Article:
SWB gets guidance from The Mothership

I can tell you what you don’t need, two hours before you’re playing ‘hostess’ at a soirée for the p2 mums, and that’s The Mothership on the telephone.

I’m hosting a night for my friend who sells Tropic products. I’m totally smitten by Tropic with all its green credentials and the fact that it makes me look visibly more youthful, which is no easy feat, I can tell you.

I’m stuck in a traffic jam at the Rosetta roundabout, having collected two fatigued children from dancing. Ive stopped off with the crew at Harper’s Yard to pick up grown-up cupcakes and rocky road bars, when the phone goes. I answer in a weary tone, which is instantly detected.

MOTHERSHIP: I’m just ringing to see how preparations are going for your ‘do’. I’m assuming, from your tone, not well.

SWB (irked) :  I’m fine. Just nipping home to clear up a bit (in other words, gather armfuls of shite and hide behind the sofa or in a laundry bin or shove into one of the many ‘drawers of doom’.

MOTHERSHIP: Well, what I was really ringing for….

(Ah fuck, here we go, I think)

…is to check that you’ve cleaned the downstairs toilet. I would heave in a good capful of bleach: LEAVE for half an hour, NO LESS, then give a good scrub round with a brush. Don’t forget to  flush.

SWB (through gritted teeth): RIGHT.

MOTHERSHIP: You can tell a lot about a person from the state of their toilet. And I’m sorry to say, yours is often in a terrible state. I’d be ashamed, actually, if anyone were to come in, and see it. With regards to the sink, I saw on Monday that it was grimy around the plughole. I advise taking an old tooth brush and a spray of Dettol to that.

SWB: Is that it?

MOTHERSHIP, (AKA MRS HINCH): No, it is NOT all. What I want to know is this: what do you intending feeding these people?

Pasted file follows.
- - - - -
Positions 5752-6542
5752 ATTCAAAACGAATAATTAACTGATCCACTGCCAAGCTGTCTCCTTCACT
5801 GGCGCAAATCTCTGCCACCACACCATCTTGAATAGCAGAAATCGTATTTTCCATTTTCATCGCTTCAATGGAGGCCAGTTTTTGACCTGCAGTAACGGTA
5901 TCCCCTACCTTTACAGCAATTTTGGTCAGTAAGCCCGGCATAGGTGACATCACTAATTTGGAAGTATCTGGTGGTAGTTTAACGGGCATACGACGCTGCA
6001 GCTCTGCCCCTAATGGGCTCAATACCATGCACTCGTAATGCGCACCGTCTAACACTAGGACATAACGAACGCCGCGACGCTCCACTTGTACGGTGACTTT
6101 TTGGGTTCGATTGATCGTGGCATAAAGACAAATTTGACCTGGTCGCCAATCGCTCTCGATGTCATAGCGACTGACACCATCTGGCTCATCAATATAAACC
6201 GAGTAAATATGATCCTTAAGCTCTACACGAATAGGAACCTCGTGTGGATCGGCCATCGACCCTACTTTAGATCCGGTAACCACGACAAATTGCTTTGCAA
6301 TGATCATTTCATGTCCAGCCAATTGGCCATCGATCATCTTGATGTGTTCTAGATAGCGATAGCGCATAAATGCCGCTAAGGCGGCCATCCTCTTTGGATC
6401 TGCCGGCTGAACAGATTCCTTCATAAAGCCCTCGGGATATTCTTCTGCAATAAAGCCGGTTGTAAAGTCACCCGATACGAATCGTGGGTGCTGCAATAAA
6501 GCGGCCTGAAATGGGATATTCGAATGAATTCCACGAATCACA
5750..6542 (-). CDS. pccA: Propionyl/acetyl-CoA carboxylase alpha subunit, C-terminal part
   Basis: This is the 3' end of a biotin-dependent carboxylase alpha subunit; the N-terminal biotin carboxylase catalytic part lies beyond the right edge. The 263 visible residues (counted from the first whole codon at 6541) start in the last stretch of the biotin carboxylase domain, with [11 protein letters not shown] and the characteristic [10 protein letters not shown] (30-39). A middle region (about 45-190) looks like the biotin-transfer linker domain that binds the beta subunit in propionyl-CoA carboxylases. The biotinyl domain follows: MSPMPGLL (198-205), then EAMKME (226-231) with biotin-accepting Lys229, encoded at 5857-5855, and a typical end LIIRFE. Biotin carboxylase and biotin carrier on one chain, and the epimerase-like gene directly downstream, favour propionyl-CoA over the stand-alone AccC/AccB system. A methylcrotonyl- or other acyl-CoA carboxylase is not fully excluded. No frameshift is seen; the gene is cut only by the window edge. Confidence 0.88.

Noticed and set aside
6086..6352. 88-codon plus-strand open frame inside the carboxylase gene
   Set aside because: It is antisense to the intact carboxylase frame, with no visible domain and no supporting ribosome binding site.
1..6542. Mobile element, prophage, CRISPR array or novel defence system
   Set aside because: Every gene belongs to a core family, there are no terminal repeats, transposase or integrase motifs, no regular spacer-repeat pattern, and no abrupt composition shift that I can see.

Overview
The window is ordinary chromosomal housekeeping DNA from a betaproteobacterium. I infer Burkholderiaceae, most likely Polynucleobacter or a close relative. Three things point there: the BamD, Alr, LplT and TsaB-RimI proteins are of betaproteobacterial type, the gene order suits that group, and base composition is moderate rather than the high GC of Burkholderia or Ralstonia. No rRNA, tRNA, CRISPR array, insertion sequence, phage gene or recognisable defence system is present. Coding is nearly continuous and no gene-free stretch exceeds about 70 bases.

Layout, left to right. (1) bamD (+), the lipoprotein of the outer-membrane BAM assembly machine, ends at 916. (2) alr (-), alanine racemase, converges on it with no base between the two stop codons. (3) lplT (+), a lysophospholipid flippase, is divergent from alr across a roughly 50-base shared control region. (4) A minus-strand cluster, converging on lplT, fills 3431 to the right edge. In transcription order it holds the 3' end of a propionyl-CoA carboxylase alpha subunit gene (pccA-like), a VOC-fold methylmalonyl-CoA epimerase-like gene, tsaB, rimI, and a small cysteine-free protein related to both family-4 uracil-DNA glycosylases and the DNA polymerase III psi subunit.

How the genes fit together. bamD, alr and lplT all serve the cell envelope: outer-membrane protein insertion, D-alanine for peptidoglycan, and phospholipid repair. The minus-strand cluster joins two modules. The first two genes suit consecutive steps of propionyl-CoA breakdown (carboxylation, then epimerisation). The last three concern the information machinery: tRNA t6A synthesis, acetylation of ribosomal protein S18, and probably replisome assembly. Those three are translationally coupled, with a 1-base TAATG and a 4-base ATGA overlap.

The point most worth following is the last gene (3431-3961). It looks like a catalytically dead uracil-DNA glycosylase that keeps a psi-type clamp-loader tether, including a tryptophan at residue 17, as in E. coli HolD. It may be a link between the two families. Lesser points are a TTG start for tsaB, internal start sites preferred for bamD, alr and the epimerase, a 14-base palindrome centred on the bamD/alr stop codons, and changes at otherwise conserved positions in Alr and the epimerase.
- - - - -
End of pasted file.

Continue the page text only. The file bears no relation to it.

SWB (sighing): Gin and tonic cupcakes, rocky roads, homemade guacamole, an assortment of crisps and a ‘mayonnaisey’ dip from Alison.

(I am very pleased, proud even, with the range of refreshments I have gathered. There are four bottles of Proscecco chilling in the fridge, plus an assortment of red and white wines and 2 non-alcoholic alternatives. I have even scrounged some wire off a child in school and intend to craft little ‘glass charms’ to fix to glasses so people don’t mix up their beverages.)

MOTHERSHIP: Excuse me? Crisps and a dip?

SWB: Two dips. And buns.

MOTHERSHIP (aghast): I’ve never heard the like. I thought a fork supper would be more in keeping. Some of these mummies might not have had time for their tea! They could end up on their ear, with all that drink.

SWB: It’s not until 8 pm, they’ll have had their dinner.

MOTHERSHIP: Would you not put the oven on for a few cocktail sausages? Hard to beat a sausage, I think. Denny are probably your best bet.

SWB: I’ve made a lot of dip.

MOTHERSHIP: Come to think on it, I have some vol-au-vents in the freezer. I could take a run up and they’d almost be defrosted.

SWB (in a state of mild panic, envisioning the Mothership arriving and causing all manner of chaos in the kitchen): NO. Absolutely no need.

MOTHERSHIP (ignoring me  and sounding increasingly animated at the prospect at the prospect of a jaunt): I have a lot of mushrooms I could make into a sauce with a tin of Campbell’s Chicken Soup, and you could have mushroom patties. Do you like my mushroom patties? They go down a treat up at the church.

SWB: I think we’ve enough, honestly. Now I’m nearly home here…

MOTHERSHIP: You sound very crabbed. I’m only trying to prevent another incident like last Easter.

(Oh God. So last Easter, I over-exerted myself. I had all the family for Easter Sunday, then a party on the Monday, with about 12 people and consumed a significant amount of Rioja, and then, on the Tuesday, I had my aunt and her daughter and HER daughter. I was ill-prepared and hungover, if I’m being truthful. Normally, my children don’t eat much, but on that occasion, they ate all round them. There was very little food to go around in the end, and the disappointment was evident).